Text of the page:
WASHINGTON, D.C. — The Air Force introduced the first of 21 fully built HH-60G Pave Hawk Operational Loss Replacement (OLR) helicopters June 28 at a ceremony in Huntsville, Alabama.
The HH-60G is used to conduct combat search and rescue operations. The OLR program will restore the service’s HH-60G fleet to its authorized size, replacing aircraft lost in nearly 15 years of deployed combat operations since 9/11.
The Air Force acquired 21 UH-60Ls and added a comprehensive kit of modifications and additional equipment to convert them into HH-60Gs. The service ensured the baseline helicopters they received from the Army were well-maintained, structurally sound aircraft with no systemic maintenance problems.
“The criteria we set for the helicopters we received was comprehensive and thorough,” said Brig. Gen. Eric Fick, the director of Global Reach Programs with the Office of the Assistant Secretary of the Air Force for Acquisition. “The result is the HH-60G OLR, a completely re-missionized helicopter that is fully capable of successfully executing the combat rescue mission.”
The Air Force worked with the U.S. Army Aviation and Missile Command to contract Science and Engineering Services LLC (SES) to modify the initial UH-60L aircraft. This effort began in October 2012 and required the program office and SES to integrate all of the modifications implemented on the HH-60G fleet throughout its more than 30-year history into a single technical data package. As a result, the aircraft introduced June 28 will have several systems upgrades that are only now beginning to reach the rest of the HH-60G fleet.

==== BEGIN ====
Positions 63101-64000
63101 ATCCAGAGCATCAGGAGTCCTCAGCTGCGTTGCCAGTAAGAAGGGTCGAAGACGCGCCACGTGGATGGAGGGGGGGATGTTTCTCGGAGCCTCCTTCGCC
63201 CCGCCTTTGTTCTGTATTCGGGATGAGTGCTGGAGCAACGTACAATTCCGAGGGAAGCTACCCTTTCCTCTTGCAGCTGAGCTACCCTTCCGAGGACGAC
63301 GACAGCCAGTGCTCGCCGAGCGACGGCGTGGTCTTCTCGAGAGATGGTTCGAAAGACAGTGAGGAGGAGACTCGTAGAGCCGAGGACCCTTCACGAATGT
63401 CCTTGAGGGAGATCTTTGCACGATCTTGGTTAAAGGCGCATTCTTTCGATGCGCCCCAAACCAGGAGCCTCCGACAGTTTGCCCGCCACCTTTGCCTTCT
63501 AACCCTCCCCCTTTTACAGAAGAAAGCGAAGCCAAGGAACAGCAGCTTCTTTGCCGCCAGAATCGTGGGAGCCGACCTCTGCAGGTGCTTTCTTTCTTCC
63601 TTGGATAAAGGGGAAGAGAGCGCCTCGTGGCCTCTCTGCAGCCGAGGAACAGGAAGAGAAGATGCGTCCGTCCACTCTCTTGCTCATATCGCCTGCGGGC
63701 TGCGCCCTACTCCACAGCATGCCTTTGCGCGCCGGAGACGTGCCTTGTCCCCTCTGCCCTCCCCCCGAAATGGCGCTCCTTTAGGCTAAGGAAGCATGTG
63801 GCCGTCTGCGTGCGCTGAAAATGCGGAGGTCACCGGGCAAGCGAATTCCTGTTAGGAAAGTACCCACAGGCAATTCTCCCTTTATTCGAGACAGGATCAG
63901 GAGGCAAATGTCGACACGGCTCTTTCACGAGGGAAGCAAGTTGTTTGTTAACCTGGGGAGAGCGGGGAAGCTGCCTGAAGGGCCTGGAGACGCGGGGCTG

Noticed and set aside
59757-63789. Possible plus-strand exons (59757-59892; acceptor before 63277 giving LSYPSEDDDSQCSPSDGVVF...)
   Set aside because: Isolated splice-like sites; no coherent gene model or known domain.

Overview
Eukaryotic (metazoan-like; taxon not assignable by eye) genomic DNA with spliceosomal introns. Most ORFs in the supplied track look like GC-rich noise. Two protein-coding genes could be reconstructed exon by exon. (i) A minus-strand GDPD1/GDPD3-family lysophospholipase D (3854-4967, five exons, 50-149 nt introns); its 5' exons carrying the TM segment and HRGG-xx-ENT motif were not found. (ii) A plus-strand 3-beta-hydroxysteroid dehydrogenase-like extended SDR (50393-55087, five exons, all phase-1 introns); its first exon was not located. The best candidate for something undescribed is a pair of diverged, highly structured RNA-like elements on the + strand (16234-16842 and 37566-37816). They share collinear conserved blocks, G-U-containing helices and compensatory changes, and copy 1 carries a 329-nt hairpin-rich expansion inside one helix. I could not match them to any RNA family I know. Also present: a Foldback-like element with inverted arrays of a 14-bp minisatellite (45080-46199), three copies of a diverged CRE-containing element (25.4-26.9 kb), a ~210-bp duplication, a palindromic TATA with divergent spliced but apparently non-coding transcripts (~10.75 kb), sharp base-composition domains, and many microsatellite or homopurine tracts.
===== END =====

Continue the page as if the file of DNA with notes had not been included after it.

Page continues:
Units scheduled to receive the re-missionized helicopters will see a marked improvement in sustainability from the aircraft they’re currently flying, as numerous aging and obsolescent systems were modernized to match today’s state-of-the-art capabilities. These include color weather radar, a digital symbol generator, improved tactical air navigation, new radar warning receivers, an automatic direction finder, and a digital intercommunication system.
The Air Force will use the OLR program as part of an overall fleet management strategy. Air National Guard rescue units in California, Alaska, and New York will receive OLR aircraft in fiscal year 2018 after initial testing, while former Guard aircraft will re-flow to active units with the highest number of flight hours. The OLR aircraft will cut the Guard’s average fleet age in half.
Augmenting the fleet with the OLR helicopters ensures the service is ready to conduct personnel recovery and combat search and rescue missions until the modernized combat rescue helicopter enters service after 2020.